The aesthetics of resistance : modernism and antifascism / Jennifer Barker.
x, 385 leaves : ill.
- Modernism (Aesthetics) -- Political aspects.
Literature, Modern -- Themes, motives.
Fascism and culture.
- This dissertation examines the political engagement and expression of transatlantic modernist writers and filmmakers during the interwar period. Exploring work by both canonical and marginalized authors and filmmakers---including Kay Boyle, Virginia Woolf, H.D., Rebecca West, John Heartfield, Charlie Chaplin, Kenneth MacPherson, Orson Welles, Fritz Lang, and Leni Riefenstahl---it demonstrates the emergence of a frayed modernism. Strained and worn, yet contentious and exciting, this work confronted fascism, often directly and even awkwardly, without abandoning the destabilizing techniques of modernism and the avant-garde. My chapters situate this artistic production---what Walter Benjamin referred to as "a mighty recasting of literary forms"---within the cultural landscape of fascist and antifascist organizations such as the Bureau of Beauty of Labor and Mass Observation. Contrasting fascist aestheticization, mythologizing and paranoia about contagion with the antifascist strategies of impurity, ambiguity, satire, sincerity and documentation, this dissertation asserts that it was possible to resist the controlling totalities of political and aesthetic forms by embracing the complex and messy nature of reality. Drawing on fascist and cultural studies, psychohistorical and critical theory, theories of montage and the image, and scholarly debates about modernism and realism, my dissertation argues that the political commitment and resistance of the 1930s resulted in a poetic realism or documentary modernism that fostered intense change and revaluation of modernist beliefs about the meaning, importance and responsibility of art.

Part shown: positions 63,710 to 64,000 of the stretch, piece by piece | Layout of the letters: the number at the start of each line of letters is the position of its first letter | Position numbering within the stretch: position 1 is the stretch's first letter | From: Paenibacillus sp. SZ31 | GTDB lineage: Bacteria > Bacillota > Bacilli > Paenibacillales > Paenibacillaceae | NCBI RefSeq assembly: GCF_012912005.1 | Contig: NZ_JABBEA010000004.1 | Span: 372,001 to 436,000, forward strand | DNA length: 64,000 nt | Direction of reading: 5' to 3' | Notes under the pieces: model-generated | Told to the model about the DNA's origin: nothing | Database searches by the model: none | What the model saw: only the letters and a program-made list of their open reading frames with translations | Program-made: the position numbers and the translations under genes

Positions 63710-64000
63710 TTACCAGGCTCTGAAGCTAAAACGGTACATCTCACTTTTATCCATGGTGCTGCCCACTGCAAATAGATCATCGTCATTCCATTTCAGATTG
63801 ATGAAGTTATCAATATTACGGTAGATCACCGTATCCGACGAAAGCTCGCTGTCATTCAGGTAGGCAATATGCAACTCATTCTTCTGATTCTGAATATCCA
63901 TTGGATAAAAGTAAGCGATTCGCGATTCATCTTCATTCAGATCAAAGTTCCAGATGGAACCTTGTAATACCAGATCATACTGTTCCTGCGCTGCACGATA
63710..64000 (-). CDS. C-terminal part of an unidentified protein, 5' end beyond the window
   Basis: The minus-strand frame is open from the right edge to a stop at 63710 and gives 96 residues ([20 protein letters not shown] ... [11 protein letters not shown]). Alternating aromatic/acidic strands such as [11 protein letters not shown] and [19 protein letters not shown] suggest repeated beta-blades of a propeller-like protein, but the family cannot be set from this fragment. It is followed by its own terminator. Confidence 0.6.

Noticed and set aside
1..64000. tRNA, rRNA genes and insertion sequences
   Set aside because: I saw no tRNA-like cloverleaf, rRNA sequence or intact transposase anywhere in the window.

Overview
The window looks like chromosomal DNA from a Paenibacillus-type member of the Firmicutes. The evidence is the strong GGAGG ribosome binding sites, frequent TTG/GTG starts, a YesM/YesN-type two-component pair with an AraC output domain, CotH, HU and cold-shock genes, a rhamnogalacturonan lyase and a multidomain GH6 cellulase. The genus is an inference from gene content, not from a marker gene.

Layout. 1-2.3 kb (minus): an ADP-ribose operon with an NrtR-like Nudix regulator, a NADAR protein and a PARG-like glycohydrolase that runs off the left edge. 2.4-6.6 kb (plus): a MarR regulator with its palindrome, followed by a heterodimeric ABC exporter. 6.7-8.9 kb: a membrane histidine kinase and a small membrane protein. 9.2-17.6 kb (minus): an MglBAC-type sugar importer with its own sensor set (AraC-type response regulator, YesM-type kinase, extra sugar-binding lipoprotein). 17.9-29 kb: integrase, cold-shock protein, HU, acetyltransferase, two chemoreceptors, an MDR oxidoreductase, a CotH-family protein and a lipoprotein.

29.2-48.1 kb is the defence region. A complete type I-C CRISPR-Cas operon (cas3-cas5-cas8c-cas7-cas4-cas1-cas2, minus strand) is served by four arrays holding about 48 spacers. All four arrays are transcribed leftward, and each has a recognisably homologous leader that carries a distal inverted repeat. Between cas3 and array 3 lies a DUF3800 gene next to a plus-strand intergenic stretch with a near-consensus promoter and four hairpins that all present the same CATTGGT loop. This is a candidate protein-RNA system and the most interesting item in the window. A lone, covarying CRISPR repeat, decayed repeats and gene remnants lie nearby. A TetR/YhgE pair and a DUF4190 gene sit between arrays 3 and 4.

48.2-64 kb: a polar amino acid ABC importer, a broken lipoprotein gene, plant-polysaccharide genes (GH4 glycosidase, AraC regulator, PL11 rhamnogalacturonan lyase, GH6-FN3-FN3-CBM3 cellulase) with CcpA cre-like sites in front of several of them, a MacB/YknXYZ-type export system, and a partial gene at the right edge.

- Photocopy. Ann Arbor, Mich. : UMI Dissertation Services, 2008. x, 385 p. ; 22 cm. UMI no.: 3178431.
Thesis (Ph.D.)--Indiana University.
Photocopy. Ann Arbor, Mich. UMI Dissertation Services, 2008. 385 p. ; 2 2 cm.
- Local notes:
- Acquired for the Penn Libraries with assistance from the Class of 1891 Department of Arts Fund.
- Class of 1891 Department of Arts Fund.
- Contained In:
- Dissertation Abstracts International 66-06A.
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